Hanna, Barbera & Curtin - Top Cat


Top Cat gained its fame as a popular, animated cartoon programme in the early 1960s, first broadcast in 1961 on the ABC network. Its lovable, central, roguish character, known as T.C. to the in-crowd, is Top Cat. Check out further characters to the story here:


There are plenty of Top Cat episodes, such as this one, on You Tube, but you might be challenged as to how you ration your student's time spent watching the cartoons instead of practising the piece !

Just click on the arrowhead:

Pupil Match & Suitability

This will be a popular piece for many students, especially once they have heard the original version accompanying the cartoon titles.

Any students who do not have a particularly strong sense of rhythm may find this music a challenge.

Independence of hands is important, so that the walking bass line is not disturbed by the RH syncopations, so be certain to allocate this piece wisely to avoid too much disappointment for a potential student who may not quite be up to the task.

Style & Tempo

This bright swing mood needs to enjoy a confident, up-beat tempo and a cheeky, not over-earnest approach.

Phrasing & Articulation

There is a lot of detail here, and you may well be advised to listen not only to the original sound track, but to other swing band tracks, in order to get a clear feel for the idiom.

Remember that a jazz style is not simply a series of accents, but that phrasing and shaping of the line is as relevant here as it is to classical music.

There are a number of textural elements to the phrasing and each should be clear and independent of the other part - see below.

Tone & Texture

The textures between hands should be clearly defined.

Care should be taken not to over emphasize the LH dynamic. Even an equal weighting between hands will create an effect which may overburden the RH lines.


The demands on technique here relate to independence of hands and strong chord playing alongside an ability to play with a really taut sense of rhythm and pulse.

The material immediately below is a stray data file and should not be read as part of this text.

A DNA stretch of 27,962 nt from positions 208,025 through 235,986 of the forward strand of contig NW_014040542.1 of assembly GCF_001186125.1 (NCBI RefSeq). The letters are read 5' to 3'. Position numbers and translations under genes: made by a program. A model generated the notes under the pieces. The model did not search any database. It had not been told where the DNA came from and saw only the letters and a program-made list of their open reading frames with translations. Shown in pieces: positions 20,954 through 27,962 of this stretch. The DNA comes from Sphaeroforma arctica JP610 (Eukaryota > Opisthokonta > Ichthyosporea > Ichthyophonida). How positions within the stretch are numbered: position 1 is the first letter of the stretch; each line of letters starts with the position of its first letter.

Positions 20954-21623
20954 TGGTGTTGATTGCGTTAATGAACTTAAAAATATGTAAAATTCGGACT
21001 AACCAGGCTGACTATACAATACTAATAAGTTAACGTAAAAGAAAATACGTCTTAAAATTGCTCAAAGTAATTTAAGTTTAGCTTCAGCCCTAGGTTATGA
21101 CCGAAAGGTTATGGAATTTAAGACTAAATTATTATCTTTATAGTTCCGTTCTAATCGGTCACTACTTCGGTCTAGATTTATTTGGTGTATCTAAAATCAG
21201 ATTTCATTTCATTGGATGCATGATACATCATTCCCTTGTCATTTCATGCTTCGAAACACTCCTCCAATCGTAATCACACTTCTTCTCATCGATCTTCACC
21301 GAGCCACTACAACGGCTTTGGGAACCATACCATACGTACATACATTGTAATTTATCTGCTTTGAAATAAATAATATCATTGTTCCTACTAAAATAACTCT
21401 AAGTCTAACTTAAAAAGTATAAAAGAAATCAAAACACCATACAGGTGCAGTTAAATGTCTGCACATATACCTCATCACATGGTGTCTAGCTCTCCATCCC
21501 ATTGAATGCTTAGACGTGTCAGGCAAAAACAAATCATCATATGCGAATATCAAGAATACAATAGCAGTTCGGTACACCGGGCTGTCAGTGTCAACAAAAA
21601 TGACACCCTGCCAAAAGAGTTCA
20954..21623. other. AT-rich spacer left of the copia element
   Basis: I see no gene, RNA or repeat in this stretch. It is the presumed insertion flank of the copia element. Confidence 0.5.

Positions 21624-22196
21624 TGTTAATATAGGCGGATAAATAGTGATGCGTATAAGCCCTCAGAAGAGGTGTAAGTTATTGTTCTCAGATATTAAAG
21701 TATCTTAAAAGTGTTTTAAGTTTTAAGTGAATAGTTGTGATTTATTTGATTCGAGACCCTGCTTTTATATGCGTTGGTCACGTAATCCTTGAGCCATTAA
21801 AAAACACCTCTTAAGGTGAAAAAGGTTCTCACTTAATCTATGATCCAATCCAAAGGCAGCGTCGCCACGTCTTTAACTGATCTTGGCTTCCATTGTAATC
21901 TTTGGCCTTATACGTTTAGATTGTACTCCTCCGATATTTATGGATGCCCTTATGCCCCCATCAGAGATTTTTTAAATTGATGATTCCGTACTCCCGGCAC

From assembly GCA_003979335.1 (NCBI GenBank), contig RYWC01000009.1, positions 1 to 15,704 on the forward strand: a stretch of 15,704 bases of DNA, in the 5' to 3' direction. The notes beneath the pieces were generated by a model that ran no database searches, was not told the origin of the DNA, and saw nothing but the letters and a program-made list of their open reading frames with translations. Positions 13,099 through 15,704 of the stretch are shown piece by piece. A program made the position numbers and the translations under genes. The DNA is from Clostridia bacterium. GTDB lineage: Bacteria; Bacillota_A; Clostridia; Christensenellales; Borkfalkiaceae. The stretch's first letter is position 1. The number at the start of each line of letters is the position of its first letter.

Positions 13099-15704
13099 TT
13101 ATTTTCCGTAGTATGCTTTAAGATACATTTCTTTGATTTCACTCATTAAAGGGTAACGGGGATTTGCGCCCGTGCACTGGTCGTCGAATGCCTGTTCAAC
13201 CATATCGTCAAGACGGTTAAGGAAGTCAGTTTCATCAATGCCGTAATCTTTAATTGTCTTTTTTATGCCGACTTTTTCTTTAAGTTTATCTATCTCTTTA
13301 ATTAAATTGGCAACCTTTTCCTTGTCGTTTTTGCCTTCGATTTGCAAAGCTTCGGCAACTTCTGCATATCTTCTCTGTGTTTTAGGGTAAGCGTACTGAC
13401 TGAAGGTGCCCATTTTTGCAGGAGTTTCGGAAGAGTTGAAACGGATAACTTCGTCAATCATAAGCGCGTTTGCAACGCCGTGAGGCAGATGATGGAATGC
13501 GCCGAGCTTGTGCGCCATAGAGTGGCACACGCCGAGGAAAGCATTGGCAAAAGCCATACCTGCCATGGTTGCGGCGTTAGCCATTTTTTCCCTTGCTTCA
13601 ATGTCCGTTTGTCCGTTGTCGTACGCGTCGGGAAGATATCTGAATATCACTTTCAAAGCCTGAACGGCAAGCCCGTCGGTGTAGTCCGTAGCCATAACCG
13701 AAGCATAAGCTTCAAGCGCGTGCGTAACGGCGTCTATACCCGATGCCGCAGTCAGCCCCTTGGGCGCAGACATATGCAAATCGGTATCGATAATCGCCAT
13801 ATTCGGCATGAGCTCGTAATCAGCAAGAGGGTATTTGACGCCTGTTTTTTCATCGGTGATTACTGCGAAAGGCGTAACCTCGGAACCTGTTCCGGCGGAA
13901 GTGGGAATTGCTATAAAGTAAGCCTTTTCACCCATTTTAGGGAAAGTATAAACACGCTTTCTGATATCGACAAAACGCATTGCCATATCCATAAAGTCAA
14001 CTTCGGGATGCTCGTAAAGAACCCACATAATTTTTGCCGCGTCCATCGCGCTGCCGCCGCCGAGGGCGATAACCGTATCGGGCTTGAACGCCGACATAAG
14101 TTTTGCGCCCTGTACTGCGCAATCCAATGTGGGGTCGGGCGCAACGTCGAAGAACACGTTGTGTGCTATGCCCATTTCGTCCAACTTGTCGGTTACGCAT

Much is fairly obvious here.


Very little pedal is needed. Its effect is more to add resonance to the piano tone, for example on the first accentuated RH quavers.

Teaching Strategies

As the main element here is the rhythmic security and swing feel, it would be wise to do plenty of rhythm games to get that really taut sense of pulse into your student’s mind.

The emphasis should be on fun.

Read Lang Lang’s biography and discover the importance of the Tom & Jerry cartoons for him. The music here (Top Cat!) speaks for itself.

Lang Lang (2009) Journey of a Thousand Miles: My Story. London: Aurum.

Check out the following games:

Practice Tips

The emphasis must be on rhythmic security and the acquisition of fluent jazz playing skills, so it is a good idea to encourage practice which involves working away from the notation.

Get your students to work on, and to build up, coordination skills away from the keyboard first. Without the added complication of notes, the focus can be on rhythmic exercises. This should help to underpin a more secure performance.

It is likely that the majority of students learning this piece will be of a relatively young age so check out these games, but note that these exercises should be clearly set up in the lesson itself so that the student understands exactly what to do.


One area almost guaranteed to cause difficulty is Bars 16 - 19.

Playing offbeat for several beats and then coming back on beat needs concentration and practice since, for most students, it will not feel natural.

It is probably better to save the working at this for lesson time to make sure that your student is getting it right.

Slow practice, as ever, is also to be recommended here.

Final Performance

An excellent performance will have a cool but confident swing feel, which sits very naturally in place and does not feel like hard work. The playing will be detailed and feature all the correct accentuation. It will be assured and sound as if the performer is having great fun.

A good performance will capture the swing groove well, although it might feel rather more driven and perhaps over the top in its sense of character and dynamics. Forte should never sound like a hard fortissimo - when this happens, the performance may not feel quite as natural and easy going as an excellent one, but will nevertheless have colour and show a good deal of variety.

A sound performance will be up to tempo and will have some musical elements about it. However it may be that there are still some difficulties, which come across in Bars 16 - 19 for example, or that the underpinning groove is not absolutely solid.

^ Top